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Hypothalamus
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Hypothalamus

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The hypothalamus is an area of the brain that produces hormones that control:

  • Body temperature
  • Hunger
  • Mood
  • Release of hormones from many glands, especially the pituitary gland
  • Sex drive
  • Sleep
  • Thirst
  • Heart rate

HYPOTHALMIC DISEASE

Hypothalamic dysfunction can occur as a result of diseases, including:

  • Genetic causes (often present at birth or during childhood)
  • Injury – as a result of trauma, surgery or radiation
  • Infection or inflammation

SYMPTOMS OF HYPOTHALMIC DISEASE

Because the hypothalamus controls so many different functions, hypothalamic disease can have many different symptoms, depending on the cause. The most common symptoms are:

  • Increased appetite and rapid weight gain
  • Extreme thirst and frequent urination (diabetes insipidus)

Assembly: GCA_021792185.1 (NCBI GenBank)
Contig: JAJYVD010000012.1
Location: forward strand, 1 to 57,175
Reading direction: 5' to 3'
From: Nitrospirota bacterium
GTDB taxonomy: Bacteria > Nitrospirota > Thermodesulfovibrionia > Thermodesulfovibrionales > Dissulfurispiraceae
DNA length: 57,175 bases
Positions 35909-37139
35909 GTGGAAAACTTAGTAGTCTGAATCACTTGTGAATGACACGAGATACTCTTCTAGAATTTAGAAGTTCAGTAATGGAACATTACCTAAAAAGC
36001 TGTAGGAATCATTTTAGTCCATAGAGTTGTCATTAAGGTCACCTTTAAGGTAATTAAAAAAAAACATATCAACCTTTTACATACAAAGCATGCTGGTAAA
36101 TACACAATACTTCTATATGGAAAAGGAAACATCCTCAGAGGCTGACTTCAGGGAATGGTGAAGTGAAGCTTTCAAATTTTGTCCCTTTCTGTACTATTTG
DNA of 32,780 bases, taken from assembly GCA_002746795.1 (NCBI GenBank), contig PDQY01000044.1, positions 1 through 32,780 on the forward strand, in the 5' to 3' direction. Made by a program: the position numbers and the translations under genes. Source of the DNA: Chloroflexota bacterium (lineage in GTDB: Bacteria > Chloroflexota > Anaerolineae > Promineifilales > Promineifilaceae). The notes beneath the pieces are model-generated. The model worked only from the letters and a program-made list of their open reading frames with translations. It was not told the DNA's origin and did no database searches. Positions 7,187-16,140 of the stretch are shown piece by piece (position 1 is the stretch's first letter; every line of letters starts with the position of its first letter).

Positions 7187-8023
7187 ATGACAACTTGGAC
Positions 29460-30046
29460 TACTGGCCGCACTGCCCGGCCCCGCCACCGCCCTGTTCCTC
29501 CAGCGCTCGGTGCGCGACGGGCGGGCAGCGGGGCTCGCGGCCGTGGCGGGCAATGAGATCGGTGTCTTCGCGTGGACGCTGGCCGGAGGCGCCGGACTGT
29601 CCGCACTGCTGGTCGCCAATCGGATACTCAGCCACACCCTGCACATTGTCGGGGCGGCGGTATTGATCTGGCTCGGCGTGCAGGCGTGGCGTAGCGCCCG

• Low body temperature
  • Slow heart rate

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    HYPOTHALMIC DISEASE

    Hypothalamic dysfunction can occur as a result of diseases, including:

    • Genetic causes (often present at birth or during childhood)
    • Injury – as a result of trauma, surgery or radiation
    • Infection or inflammation

    SYMPTOMS OF HYPOTHALMIC DISEASE

    Because the hypothalamus controls so many different functions, hypothalamic disease can have many different symptoms, depending on the cause. The most common symptoms are:

    • Increased appetite and rapid weight gain
    • Extreme thirst and frequent urination (diabetes insipidus)
    • Low body temperature
    • Slow heart rate

Related Information

     

References

Hadley ME, Levine JE. Endocrinology. 6th ed. Upper Saddle River, NJ: Pearson Prentice Hall; 2007:111-133.

Coll AP, Farooqi IS, O'Rahilly S. The hormonal control of food intake. Cell. 2007;129(2):251-262.

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Review Date: 11/7/2013  

Reviewed By: Brent Wisse, MD, Associate Professor of Medicine, Division of Metabolism, Endocrinology & Nutrition, University of Washington School of Medicine, Seattle, WA. Also reviewed by David Zieve, MD, MHA, Bethanne Black, and the A.D.A.M. Editorial team.

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